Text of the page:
I got into a dilemma: should I use one lead for the ESC even or not? I checked how the ESC lead would connect to the extension wire and was not 100% sure of the connection. So I went for directly plugging the ESC into receiver. That connection is solid. It would be a pity to lose the model do to a sloppy electrical connection.

I numbered the leads so that I can see which cable corresponds to which channel. Beautiful handmade numbering, of course 🙂

I added some ballast weight in the rear. My experienced RC colleague raised this point to me, very important indeed! As I plan to have FPV gear in the front the plane will get nose heavy. So it is better to have weight in the tail and compensate with extra weight in the nose until I replace the front ballast with FPV gear. I am not sure if I did enough in the tail but more than nothing.

The receiver is going to sit on velcro tape. This will secure it to left side fuselage half. I tested the extra strong adhesive velcro on canopy to see if it will “eat” the foam (if it will get into reaction with the foam, to formulate this nicer). It did damage it, so I used my non-adhesive velcro and epoxy.

I taped together the fuselage halves and checked if my ESC wire is proper length. Guess what: Murphy worked again and it is too long. The ESC will get too far from the motor. I had to cut the wires and resolder (“sodder” for US 🙂 )  the connectors. By-the-way I can see some marginal improvement in my soldering skills, although I am not really a soldering Paganini or similar…

There is a V-shaped cut in the fuselage, this will enable the cables to be routed in a channel. So when the canopy is attached they will not interfere. When I will have FPV stand there the cables can run behind that similarly. I hope this will work. If yes we might call this a great idea even 🙂

Using the wing joiner rod I try to test mount the tail. It should be parallel to the main wings. There is a slight angle, I will try to correct this during the epoxy hardening process.

I glued on the tail, connected pushrods to stabilizers. Mounting test, everything is put together. Servos connected, motor is NOT connected. This is quite important, a live motor can be dangerous, only plug in your motor when you are sure of it.

Next picture shows my amazingly low budget balancing stand. I forgot how much those mineral water bottles cost, but since my wife buys them anyhow I could consider their purchasing cost zero in my modelling perspective. I had to fill them up though, so some water cost is there. Water is needed to stability, the bottles sit more solid this way.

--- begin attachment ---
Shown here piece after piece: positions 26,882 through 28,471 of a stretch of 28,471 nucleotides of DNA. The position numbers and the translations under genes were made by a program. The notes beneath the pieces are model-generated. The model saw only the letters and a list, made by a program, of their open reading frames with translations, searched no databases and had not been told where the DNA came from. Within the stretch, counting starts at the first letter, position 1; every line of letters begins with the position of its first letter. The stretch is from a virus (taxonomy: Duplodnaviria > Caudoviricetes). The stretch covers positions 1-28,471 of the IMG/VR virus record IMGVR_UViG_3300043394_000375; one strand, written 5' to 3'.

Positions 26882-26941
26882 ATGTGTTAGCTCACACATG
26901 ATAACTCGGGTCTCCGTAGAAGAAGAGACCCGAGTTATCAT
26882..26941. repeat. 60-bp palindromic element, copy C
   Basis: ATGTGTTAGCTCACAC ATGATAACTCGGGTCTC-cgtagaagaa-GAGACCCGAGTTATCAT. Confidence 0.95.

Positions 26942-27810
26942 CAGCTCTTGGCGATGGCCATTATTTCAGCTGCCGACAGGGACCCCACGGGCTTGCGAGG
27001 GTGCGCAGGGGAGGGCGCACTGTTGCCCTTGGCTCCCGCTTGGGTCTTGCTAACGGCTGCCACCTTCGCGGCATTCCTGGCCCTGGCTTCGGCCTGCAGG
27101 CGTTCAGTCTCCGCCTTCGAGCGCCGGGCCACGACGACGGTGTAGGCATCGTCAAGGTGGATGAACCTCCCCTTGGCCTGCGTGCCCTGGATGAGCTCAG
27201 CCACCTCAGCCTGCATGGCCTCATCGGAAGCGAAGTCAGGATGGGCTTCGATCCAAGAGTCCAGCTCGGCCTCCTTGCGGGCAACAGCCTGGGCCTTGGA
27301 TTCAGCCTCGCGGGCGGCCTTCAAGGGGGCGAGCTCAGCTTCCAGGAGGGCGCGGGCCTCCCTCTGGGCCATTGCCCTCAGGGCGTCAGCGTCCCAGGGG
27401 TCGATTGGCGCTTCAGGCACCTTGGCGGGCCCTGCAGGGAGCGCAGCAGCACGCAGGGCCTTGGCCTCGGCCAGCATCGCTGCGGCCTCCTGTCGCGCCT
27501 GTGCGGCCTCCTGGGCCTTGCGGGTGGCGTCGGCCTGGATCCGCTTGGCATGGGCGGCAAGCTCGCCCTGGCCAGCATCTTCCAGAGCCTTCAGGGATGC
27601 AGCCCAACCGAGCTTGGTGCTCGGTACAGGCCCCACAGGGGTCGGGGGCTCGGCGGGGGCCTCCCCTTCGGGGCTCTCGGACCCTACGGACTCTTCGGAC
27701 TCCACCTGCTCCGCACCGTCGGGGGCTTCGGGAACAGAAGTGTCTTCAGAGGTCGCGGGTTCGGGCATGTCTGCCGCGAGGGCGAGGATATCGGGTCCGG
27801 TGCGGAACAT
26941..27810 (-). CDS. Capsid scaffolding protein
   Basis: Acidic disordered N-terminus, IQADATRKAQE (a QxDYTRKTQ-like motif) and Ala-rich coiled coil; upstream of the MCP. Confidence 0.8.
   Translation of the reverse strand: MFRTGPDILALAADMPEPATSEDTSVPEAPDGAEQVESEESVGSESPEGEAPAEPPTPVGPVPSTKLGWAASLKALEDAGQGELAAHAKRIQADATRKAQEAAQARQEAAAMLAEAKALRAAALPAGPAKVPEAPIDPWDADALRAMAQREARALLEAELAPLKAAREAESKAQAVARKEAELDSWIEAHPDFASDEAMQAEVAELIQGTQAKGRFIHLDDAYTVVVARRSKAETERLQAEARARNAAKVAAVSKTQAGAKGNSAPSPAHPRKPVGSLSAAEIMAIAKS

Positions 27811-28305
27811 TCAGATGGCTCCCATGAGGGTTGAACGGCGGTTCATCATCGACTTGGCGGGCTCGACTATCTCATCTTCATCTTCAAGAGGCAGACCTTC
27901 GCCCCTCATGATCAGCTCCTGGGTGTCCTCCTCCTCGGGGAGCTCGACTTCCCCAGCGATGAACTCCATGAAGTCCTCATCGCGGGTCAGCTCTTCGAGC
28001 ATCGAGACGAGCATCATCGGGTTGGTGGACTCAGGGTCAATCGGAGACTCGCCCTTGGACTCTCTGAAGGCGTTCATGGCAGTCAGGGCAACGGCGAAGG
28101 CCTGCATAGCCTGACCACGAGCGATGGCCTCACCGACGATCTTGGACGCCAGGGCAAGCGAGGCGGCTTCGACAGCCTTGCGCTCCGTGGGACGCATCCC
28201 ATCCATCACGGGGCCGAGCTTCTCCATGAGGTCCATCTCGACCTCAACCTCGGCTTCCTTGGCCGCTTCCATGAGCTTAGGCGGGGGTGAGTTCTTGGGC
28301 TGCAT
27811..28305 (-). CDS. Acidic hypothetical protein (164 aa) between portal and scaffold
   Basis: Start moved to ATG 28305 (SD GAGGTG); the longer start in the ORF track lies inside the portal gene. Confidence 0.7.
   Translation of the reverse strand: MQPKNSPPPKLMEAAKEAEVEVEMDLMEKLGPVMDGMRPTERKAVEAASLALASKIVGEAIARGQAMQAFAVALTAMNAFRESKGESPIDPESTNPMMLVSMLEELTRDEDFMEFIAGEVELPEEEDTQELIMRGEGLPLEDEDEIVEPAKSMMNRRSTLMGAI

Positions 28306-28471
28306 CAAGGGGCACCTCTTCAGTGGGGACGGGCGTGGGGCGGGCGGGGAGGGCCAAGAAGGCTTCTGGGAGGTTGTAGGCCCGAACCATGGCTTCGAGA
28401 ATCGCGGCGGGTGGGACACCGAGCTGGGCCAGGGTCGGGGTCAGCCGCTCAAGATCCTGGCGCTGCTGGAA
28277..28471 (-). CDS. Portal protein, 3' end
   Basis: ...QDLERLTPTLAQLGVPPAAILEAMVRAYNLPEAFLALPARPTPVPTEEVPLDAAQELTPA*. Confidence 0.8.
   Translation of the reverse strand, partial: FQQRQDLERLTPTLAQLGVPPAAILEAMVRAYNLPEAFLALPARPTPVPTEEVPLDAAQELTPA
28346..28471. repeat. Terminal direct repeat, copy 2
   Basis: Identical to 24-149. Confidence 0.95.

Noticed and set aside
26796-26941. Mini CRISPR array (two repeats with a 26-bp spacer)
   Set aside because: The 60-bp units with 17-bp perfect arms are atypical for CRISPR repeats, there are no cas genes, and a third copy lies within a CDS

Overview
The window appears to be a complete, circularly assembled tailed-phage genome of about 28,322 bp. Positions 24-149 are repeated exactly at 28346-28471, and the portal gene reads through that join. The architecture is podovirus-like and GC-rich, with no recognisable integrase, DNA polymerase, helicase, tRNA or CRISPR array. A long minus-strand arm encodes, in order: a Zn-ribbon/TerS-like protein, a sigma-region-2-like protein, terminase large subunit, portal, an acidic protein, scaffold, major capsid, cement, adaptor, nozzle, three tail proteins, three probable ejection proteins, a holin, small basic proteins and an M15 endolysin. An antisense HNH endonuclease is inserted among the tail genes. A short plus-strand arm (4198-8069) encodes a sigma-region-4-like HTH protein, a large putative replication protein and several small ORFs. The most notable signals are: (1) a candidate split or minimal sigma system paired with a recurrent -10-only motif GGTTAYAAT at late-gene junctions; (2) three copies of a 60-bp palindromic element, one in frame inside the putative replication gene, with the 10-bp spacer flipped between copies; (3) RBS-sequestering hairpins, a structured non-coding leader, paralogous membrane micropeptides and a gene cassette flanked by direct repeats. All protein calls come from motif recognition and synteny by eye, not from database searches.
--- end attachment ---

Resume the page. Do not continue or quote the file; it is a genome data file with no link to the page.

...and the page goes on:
I put the model onto the bottle caps and aligned them so that the center point will get 5 mm in front of rear seam of wing joiner cover. The manual shows this very clearly, you can check it there.

The manual of this model is truly excellent, the germans did great job with the design.

I had the battery in the nose (all the way to the front) and checked if it is easy to nudge the model out of balance. It was sitting quite okay. So I could clear the preliminary balancing.

Then I took the model on my fingertips and tried to balance it so. This is more accurate since the water bottle has a flat cap and my fingers are more round. (If somebody is suspicious: I am not showing fingers to anybody, no offense meant there…)

The video recording of all this can be viewed here, please.

I will need to put some coins in the nose as well, they will be standing in until my FPV gear will get sorted out. This concludes my balancing.

Best regards,

Sir Crash a Lot


I would like to start with an announcement: after long preparations I started with the build. Or should I say “The Build!” maybe 🙂

First I glued in the motor:

Then I glued in cockpit clip bracket.

Then I extended the rudder. Bigger size, Du-Bro hinges and clearance for the elevator. Made of 2 mm plywood, “carved out” with a screwdriver and a hammer. Yes, I worked like a caveman, really sophisticated way 🙂

Notice that the rudder is not glued in place, the hinges are test mounted on picture.

Glued the tail, was very careful to have 90 degrees angle between stabilizers. I want to have a plane that is capable of flying straight.

Test mounting of radio receiver unit. Since the fuselage halves will be glued together I need a bullet-proof solution for the receiver. I thought of carving out some foam in front of it and having servo extension wires going into the front. So that when I will need the rest of those 8 channels I can just plug them in. And then I don’t need to tear down the foam fuselage.

I thought to have the ESC wires in front, slightly carved into the foam. So that when I shall have my FPV mount on place the cables won’t interfere with it. A future-proof build I intend to have.

I used a d 8,5 mm inner diameter plain washer to support wing retainer rod. So that the entry of the hole will not get sloppy with time. Epoxy glued it there.

I secured servo cables onto the wings with small blobs of epoxy. In case of damaged servo it can be removed with some dexterity. In normal use it will not allow the wires to vibrate. I left some length available so that I can connect to the connectors on the fuselage.

Rudder and elevator servos are glued in place. The cable channel could be used to glue there a 20 cm servo lead extension wire coming from the receiver. This will allow me to connect aileron servo leads coming from the wings with ease. Connector is solid fixed in fuselage, easy to connect to. I will mark polarity on the fuselage, ground wire is on bottom. As ground is usually.